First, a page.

You can read all about it here >>>http://www.consumerfinance.gov/knowbeforeyouowe/#disclosure <<<<
The new forms contain the same information as before but are easier to read by the consumer.
Specifically, Sections 1098 and 1100A of the Dodd-Frank Act require that the CFPB to publish rules that describe disclosures in connection with applying for and closing on a mortgage loan under the Truth in Lending Act and the Real Estate Settlement Procedures Act.[i]
For years this information was described in disclosures called the Truth in Lending Act (TILA) and the Real Estate Settlement Procedures Act of 1974 (RESPA). The information on these forms is overlapping and the language is inconsistent. Naturally, consumers found these forms confusing.
Section 1032(f) of the Dodd-Frank Act mandated that the Bureau propose for public comment rules and model disclosures that integrate the TILA and RESPA disclosures by July 21, 2012. [ii]The Bureau satisfied this statutory mandate and issued a proposed rule and forms on July 9, 2012 (the TILA-RESPA Proposal or the proposal)[iii]. To accomplish this, the Bureau engaged in extensive consumer and industry research, analysis of public comment, and public outreach.
Things to know:
1. The Loan Estimate will be provided to consumers within three business days after they submit a loan application.
2. The second form (the Closing Disclosure) is designed to provide disclosures that will be helpful to consumers in understanding all of the costs of the transaction. This form will be provided to consumers three business days before they close on the loan.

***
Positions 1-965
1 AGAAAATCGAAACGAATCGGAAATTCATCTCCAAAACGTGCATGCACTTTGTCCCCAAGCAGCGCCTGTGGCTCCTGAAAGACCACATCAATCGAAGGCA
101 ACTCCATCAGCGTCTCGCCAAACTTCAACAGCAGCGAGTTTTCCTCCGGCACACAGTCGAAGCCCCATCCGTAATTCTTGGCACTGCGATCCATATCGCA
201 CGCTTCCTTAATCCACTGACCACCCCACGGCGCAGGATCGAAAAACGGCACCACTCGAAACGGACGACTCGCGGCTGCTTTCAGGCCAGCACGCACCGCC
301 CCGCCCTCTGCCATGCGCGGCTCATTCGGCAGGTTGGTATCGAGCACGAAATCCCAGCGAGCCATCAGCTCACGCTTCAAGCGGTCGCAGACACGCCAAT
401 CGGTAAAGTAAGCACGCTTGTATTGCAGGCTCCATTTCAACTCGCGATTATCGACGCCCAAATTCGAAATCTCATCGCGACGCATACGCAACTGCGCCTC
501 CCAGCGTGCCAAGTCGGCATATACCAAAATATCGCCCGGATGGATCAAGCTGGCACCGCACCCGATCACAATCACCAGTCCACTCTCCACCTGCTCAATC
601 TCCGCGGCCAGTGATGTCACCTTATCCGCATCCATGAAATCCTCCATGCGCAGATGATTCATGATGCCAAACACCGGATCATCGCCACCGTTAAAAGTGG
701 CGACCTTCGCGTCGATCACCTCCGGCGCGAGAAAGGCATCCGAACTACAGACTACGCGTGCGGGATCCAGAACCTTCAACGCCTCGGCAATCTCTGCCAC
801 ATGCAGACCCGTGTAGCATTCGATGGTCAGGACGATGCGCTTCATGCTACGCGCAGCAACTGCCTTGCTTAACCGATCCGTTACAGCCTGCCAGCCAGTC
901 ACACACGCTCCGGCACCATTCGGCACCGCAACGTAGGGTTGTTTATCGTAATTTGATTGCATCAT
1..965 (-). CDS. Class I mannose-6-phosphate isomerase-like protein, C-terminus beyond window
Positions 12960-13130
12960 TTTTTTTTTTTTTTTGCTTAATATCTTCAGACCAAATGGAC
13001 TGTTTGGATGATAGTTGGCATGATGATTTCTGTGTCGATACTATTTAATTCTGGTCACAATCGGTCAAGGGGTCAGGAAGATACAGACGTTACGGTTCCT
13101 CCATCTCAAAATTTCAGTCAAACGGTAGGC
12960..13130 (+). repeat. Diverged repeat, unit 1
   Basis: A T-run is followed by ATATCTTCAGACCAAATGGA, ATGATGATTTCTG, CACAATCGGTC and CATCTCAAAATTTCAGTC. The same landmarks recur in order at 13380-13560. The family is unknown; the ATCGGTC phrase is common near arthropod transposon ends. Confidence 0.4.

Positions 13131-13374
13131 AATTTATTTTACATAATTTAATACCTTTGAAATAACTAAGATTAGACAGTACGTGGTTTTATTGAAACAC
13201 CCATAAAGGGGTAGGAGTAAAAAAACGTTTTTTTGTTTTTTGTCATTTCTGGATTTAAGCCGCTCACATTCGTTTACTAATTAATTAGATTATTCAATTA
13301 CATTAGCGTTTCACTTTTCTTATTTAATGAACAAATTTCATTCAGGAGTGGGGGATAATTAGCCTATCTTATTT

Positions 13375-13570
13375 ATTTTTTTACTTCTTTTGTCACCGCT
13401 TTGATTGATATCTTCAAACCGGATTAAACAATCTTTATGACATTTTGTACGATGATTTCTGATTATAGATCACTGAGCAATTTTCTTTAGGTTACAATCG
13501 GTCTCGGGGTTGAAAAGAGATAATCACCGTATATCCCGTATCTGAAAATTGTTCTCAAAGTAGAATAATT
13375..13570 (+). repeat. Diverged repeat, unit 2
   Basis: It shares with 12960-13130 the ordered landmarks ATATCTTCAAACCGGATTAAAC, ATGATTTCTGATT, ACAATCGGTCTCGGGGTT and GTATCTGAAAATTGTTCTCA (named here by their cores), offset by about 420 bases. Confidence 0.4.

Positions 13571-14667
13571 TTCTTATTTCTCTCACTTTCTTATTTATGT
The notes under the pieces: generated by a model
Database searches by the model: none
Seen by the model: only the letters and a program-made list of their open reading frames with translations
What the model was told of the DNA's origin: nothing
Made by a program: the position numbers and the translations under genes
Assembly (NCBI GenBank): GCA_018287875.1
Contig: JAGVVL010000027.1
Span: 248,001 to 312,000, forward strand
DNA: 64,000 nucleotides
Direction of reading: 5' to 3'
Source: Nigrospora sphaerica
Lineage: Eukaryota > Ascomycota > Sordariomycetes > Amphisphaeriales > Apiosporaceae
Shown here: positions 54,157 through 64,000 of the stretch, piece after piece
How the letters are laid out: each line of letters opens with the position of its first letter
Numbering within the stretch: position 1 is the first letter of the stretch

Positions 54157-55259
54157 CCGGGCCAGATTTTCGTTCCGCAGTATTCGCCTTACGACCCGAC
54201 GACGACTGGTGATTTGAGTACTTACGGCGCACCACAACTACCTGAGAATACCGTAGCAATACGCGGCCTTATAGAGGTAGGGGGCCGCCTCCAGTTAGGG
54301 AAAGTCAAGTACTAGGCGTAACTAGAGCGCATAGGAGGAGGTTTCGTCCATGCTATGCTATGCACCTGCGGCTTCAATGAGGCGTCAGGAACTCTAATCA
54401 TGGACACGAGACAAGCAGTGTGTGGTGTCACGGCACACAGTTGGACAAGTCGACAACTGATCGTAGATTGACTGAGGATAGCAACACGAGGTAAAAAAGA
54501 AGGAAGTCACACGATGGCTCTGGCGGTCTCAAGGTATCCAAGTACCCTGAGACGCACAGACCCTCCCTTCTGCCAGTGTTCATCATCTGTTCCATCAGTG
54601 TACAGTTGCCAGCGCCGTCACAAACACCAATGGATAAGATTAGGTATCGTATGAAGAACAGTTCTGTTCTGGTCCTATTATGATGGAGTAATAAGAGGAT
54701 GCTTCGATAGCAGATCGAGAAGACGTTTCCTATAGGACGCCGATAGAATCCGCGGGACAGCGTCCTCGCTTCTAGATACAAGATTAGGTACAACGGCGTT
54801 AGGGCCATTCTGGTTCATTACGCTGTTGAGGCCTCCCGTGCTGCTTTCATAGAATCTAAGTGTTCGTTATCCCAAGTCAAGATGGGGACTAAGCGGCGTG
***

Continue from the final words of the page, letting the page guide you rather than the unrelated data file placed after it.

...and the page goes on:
3. Exceptions: It does not apply to home equity lines of credit, reverse mortgages, or mortgages secured by a mobile home or by a dwelling that is not attached to real property (in other words, land)
4. The Loan Estimate Form replaces two other forms: the Good Faith Estimate and the Truth In Lending Form.
a. Limitation on Fees. You cannot be charged any additional fees after agreeing to proceed with the transaction based on the Loan Estimate.
5. The Closing Disclosure replaces the HUD-1 and the Truth-In-Lending disclosure. It also replaces the revised Truth-In-Lending disclosure. It also contains additional disclosures as required by Dodd-Frank.
a. Timing. The creditor must give consumers the Closing Disclosure form to consumers so that they receive it at least three business days before the consumer closes on the loan.
Note: If the creditor makes certain significant changes between the time the Closing Disclosure form is given and the closing – specifically, if the creditor makes changes to the APR above 1/8 of a percent for most loans (and 1/4 of a percent for loans with irregular payments or periods), changes the loan product, or adds a prepayment penalty to the loan – the consumer must be provided a new form and an additional three-business-day waiting period after receipt of the new form. Less significant changes can be disclosed on a revised Closing Disclosure form provided to the consumer at or before closing, without delaying the closing.
[i] Dodd-Frank Act sections 1098 & 1100A, codified at 12 U.S.C. 2603(a) & 15 U.S.C. 1604(b), respectively.
[ii] 12 U.S.C. 5532(f).
[iii] 3 See Press release, U.S. Bureau of Consumer Fin. Prot., Consumer Financial Protection Bureau proposes “Know Before You Owe” mortgage forms (July 9, 2012), available at <<LINK>>